Skip to main content

Military revising security procedures after attack on CIA

By Chris Lawrence, CNN Pentagon Correspondent
Seven CIA operatives were killed in a suicide bombing in southeastern Afghanistan.
Seven CIA operatives were killed in a suicide bombing in southeastern Afghanistan.
  • Senior official: "After any serious incident we evaluate the circumstances"
  • New security guidance has gone out to U.S. bases across Afghanistan, official says
  • Intelligence official: Attack believed to come from "the highest levels" of al Qaeda
  • Guidance meant to adjust procedures quickly on a large scale, official says

Washington (CNN) -- In the wake of the suicide bombing at Forward Operating Base Chapman, new security guidance has gone out to U.S. bases across Afghanistan, U.S. military officials said.

The December 30 suicide attack killed seven CIA officers and contractors, along with a Jordanian military officer who was the attacker's handler. Former CIA official Robert Richer called it the greatest loss of life for the agency since the 1983 bombing of the U.S. Embassy in Beirut, Lebanon, which killed eight agents.

A U.S. intelligence official, speaking on condition of anonymity, told CNN on Wednesday the attack was believed to have come on orders from "the highest levels" of al Qaeda.

Bruce Reidel, a former CIA officer who has advised President Obama on al Qaeda, said the attack showed the capacity of terrorists to strike at U.S. targets remained "very significant."

"It's a very, very sophisticated operation," Reidel said. "It must have taken a long time to plan and to set up."

In response, U.S. military officials said they were changing procedures.

"Suffice it to say that after any serious incident we evaluate the circumstances, think through the threat implications given our current practices and disseminate guidance to the field if adjustments are necessary," a senior military official said. The official would not describe the new security procedures because "we don't broadcast the specific changes we've made to security postures or our intelligence procedures."

A second U.S. military official said the guidance is meant to adjust procedures as quickly as possible on a large scale. "We don't want just the military intelligence guys looking out for specific things. We need MPs and ground forces to be aware," the official said.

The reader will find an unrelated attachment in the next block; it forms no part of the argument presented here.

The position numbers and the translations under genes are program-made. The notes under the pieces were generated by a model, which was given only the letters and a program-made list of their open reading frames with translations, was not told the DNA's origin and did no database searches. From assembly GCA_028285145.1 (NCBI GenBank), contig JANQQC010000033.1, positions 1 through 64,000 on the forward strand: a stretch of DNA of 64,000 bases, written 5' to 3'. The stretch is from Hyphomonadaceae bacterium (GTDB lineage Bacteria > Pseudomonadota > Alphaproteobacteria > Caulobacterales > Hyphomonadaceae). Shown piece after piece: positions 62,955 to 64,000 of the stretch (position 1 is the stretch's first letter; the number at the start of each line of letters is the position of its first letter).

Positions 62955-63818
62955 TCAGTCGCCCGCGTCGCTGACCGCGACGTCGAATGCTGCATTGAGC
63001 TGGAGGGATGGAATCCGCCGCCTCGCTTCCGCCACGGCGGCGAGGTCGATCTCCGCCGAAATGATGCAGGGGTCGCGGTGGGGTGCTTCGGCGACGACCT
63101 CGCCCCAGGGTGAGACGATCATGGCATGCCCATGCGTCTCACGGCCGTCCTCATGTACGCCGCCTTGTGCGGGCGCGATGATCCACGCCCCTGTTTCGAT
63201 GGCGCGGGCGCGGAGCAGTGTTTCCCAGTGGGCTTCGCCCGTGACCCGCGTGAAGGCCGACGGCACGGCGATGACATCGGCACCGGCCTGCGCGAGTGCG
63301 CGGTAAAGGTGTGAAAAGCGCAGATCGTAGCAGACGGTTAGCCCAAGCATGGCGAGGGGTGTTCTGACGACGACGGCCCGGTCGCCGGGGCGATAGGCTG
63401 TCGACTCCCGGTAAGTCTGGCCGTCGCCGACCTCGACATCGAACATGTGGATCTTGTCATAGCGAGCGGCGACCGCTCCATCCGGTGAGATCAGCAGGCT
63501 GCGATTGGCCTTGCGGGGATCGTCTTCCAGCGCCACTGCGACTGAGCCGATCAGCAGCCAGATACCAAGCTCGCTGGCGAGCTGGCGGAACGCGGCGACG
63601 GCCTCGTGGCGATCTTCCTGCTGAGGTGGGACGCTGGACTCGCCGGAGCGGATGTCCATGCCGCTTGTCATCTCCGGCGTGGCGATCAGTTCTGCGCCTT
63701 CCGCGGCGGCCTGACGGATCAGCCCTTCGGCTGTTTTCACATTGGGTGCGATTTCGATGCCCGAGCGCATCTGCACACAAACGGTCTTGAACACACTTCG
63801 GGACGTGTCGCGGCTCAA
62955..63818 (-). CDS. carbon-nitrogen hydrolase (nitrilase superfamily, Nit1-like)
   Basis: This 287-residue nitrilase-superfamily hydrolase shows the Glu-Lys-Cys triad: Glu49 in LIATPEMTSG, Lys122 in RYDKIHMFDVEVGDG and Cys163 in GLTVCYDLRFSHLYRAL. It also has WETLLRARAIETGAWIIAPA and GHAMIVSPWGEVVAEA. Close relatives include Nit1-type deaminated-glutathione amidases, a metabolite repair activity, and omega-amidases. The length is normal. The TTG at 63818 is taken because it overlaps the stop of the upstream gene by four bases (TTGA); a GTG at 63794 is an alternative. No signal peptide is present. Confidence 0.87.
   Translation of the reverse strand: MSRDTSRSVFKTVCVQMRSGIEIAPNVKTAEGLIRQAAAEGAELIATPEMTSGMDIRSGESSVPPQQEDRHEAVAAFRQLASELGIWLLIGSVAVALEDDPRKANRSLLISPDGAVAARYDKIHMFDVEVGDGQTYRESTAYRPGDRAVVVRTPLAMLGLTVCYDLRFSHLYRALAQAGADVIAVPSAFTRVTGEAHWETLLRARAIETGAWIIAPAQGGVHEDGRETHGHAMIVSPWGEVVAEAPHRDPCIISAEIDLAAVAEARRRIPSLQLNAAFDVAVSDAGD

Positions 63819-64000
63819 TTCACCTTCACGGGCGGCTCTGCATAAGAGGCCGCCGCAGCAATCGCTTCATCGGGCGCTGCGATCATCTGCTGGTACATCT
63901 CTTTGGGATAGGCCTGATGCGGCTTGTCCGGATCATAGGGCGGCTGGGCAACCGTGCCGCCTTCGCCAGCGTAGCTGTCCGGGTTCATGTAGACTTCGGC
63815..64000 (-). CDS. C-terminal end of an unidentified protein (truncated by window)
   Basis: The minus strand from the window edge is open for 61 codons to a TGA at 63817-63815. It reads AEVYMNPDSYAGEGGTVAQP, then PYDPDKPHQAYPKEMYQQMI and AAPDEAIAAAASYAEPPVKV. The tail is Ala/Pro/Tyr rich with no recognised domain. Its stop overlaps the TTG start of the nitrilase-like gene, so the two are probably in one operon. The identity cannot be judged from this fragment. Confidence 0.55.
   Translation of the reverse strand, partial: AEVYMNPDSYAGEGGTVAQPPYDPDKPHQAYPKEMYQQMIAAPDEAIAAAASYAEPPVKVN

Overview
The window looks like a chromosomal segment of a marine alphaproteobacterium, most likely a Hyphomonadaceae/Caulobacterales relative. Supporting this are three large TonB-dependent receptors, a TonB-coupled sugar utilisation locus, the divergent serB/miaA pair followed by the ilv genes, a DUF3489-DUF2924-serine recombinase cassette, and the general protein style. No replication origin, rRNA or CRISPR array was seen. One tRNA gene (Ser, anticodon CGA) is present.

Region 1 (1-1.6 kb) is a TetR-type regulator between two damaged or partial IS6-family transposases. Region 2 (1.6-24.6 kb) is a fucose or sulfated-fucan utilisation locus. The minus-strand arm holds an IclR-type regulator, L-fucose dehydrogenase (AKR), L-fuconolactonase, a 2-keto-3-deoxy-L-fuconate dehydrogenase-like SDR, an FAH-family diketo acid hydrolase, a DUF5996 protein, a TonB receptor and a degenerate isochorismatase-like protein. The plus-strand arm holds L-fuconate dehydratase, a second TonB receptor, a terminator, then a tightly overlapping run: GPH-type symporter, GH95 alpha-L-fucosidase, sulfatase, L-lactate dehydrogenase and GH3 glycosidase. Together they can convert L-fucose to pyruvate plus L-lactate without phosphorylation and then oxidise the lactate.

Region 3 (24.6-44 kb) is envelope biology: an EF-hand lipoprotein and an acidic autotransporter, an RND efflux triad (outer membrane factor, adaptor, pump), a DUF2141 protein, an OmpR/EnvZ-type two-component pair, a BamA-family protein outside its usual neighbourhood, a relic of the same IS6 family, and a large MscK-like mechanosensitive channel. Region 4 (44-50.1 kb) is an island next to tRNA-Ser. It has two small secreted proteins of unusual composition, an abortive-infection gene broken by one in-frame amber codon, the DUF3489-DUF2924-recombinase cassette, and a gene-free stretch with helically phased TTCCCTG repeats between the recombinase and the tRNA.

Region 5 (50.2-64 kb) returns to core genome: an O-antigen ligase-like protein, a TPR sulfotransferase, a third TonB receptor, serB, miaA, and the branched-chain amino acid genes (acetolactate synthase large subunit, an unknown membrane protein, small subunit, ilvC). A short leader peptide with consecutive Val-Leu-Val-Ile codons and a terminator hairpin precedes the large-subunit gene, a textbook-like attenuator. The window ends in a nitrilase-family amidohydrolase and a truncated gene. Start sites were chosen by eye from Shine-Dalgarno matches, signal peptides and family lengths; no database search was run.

The official said the security guidance is meant to be disseminated to as wide a group as possible, while more specific guidance on intelligence operations is kept to a much more limited, restricted distribution.

The officials had not seen specific guidance on handling sources, but both noted only one week has passed since the incident, and the investigation may not have progressed far enough to produce formal recommendations in that area. One official said the intelligence officers on the ground now know enough details to "self-correct" procedures.

According to sources, the Jordanian suicide bomber was Humam Khalil Abu-Mulal al-Balawi, a one-time militant who then appeared to be helping the United States. Al-Balawi was offering information on the possible whereabouts of Ayman al Zawahiri, the deputy to Osama bin Laden, the sources said, and was picked up outside the base and driven into it without being checked.

The sources said al-Balawi detonated the bomb shortly after arriving.

The attack shed light on the role of Jordan as a previously covert partner in the U.S. hunt for bin Laden and Zawahiri.

"The Jordanian intelligence service is the best intelligence service in the Middle East and South Asia, bar none," Reidel said. "They are far more effective in working against jihadist groups like al Qaeda in Iraq like the al Qaeda core in Pakistan than any other intelligence service."

CNN's Barbara Starr and Pam Benson contributed to this report.